On May 11, Arizona Governor Jan Brewer signed into law a bill that substantially modifies existing Arizona law concerning the prompt payment of contractors, subcontractors and materials suppliers on private projects. Although Arizona law requires prompt payment of contractors on both public and private construction projects, the new law, S.B. 1375, alters only the statutes that govern private contracts.
No Change to Payment Cycle
The bill retains the existing 21-day cycle for progress payments (14 days for the owner to certify and approve the payment application from the prime contractor and seven days thereafter to make the payment). It also expressly addresses final payment and payment of retention and establishes the same 21- day payment cycle for payment of retention and final payment.
An owner may withhold retention or final payment for, among other things, failure to complete requirements of the construction contract, but the owner must issue a written statement to the contractor within 14 days that explains, in reasonable detail, the owner’s reason for withholding. Furthermore, the owner may only withhold payment if the contractor is actually responsible for the owner’s loss and the owner may withhold no more than 150 percent of the costs that the owner can reasonably expect to incur as a consequence of the problem.
Legislative Fix to the Stonecreek Decision
The new law’s most significant revisions abrogate Stonecreek Building Company Inc. v. Hecker, an Arizona Court of Appeals decision that limited the circumstances under which owners could lawfully withhold payment due to concerns about work included on a previously paid invoice. In Stonecreek, the owners of a custom residence withheld payment on a contractor’s invoice because they were unhappy with a subcontractor’s masonry work that the contractor had billed and the owner had paid for on a prior bill.
The issue presented in Stonecreek was whether an owner had a right to object to a general contractor’s pay application for work for which the owner had previously paid the contractor. The prompt payment statute included a detailed list of the reasons an owner could object to payment, including unsatisfactory job progress and defective construction work not remedied. The court of appeals ignored this list and instead focused on language in the statute that gave owners the right to withhold a progress payment by “detailing those items in the billing that are not approved.” The court held the owners violated the prompt pay law by withholding payment based on masonry work for which they had already paid the contractor, reasoning that owners could only withhold payments for “items” of work billed in the current invoice.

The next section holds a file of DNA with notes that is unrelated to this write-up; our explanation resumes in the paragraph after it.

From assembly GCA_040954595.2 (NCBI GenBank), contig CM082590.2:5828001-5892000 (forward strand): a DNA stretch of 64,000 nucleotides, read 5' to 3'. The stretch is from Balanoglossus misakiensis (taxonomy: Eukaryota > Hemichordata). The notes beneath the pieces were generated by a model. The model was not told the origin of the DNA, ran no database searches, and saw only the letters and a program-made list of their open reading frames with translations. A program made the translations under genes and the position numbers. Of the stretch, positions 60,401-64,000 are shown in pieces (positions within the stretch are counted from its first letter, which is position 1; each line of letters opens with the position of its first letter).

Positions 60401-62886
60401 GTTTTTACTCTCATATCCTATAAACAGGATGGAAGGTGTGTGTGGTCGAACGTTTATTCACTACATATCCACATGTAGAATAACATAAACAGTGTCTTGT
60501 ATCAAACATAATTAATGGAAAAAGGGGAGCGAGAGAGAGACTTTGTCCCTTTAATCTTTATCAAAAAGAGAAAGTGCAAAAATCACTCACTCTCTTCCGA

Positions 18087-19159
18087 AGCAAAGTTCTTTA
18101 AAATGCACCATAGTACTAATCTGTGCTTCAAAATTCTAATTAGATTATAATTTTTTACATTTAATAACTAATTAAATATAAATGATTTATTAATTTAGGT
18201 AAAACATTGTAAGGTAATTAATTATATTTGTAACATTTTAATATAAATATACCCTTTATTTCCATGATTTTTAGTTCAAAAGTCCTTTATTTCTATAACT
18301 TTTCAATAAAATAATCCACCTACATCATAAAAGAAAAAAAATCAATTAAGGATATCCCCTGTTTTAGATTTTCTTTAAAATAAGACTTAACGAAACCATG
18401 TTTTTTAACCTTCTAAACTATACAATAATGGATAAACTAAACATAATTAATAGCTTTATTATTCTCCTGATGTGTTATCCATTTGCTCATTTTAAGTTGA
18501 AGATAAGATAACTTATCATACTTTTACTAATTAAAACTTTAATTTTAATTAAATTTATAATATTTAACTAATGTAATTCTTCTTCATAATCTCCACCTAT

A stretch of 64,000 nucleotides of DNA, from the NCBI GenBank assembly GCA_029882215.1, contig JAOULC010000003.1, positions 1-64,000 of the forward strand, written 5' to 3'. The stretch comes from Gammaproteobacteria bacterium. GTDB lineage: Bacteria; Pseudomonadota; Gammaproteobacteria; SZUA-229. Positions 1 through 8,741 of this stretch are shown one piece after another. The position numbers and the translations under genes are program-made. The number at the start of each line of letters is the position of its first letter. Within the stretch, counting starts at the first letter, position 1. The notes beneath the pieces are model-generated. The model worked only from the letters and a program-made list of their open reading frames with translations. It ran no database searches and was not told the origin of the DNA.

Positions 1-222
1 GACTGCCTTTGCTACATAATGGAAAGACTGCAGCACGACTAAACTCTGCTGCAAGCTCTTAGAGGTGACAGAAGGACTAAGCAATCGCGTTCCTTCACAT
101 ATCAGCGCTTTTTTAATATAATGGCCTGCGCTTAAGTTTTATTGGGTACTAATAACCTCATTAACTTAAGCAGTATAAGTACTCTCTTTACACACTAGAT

The Court’s decision was not consistent with what the Legislature intended when it enacted prompt payment. The revised statute deletes the language referring to “items in the billing” and allows an owner to withhold payment so long as it specifies its “reasons” for withholding the payment. As amended, the pertinent provision reads:
[A] billing or estimate for a progress payment shall be deemed certified and approved . . . unless . . . [the owner] prepares and issues a written statement stating in reasonable detail the owner’s reasons for not certifying or approving all or a portion of the billing or estimate.
Under the new law, contractors and subcontractors must send a copy of the owner’s written statement that identifies the work to which the owner objects to all affected subcontractors or material suppliers within seven days. The contractor must pay any subcontractor or material supplier whose work was not the basis for the owner’s withholding payment within 21 days after payment would otherwise have been made by the owner under the typical 21-day billing cycle.
Notice Required on Residential Projects
Significantly, for residential (owner-occupied) projects, the law requires contractors to include specific language in each invoice to the owner that gives the owner notice of and explains the prompt pay laws. Failure to include such language renders the prompt pay laws inapplicable to the project.
The new provisions in 1375 strike a balance. Owners wanted to clarify the intent of the original prompt payment legislation and make it clear that Stonecreek was wrongly decided. Contractors wanted modifications to prompt payment statutes to address payment issues that were simply missed or not addressed when the bill was originally enacted. The bill generally achieves this balance.
The Arizona legislature has made substantial and important revisions to the prompt pay laws governing private contracts. Not all of these changes could be fully addressed here. Those engaged in private construction work in Arizona should consult with qualified counsel to determine how the new law affects their business.
View the modified law at http://www.azleg.gov/ArizonaRevisedStatutes.asp?Title=32
Click on the links for article 32-1129 under the ‘Contractors’ heading.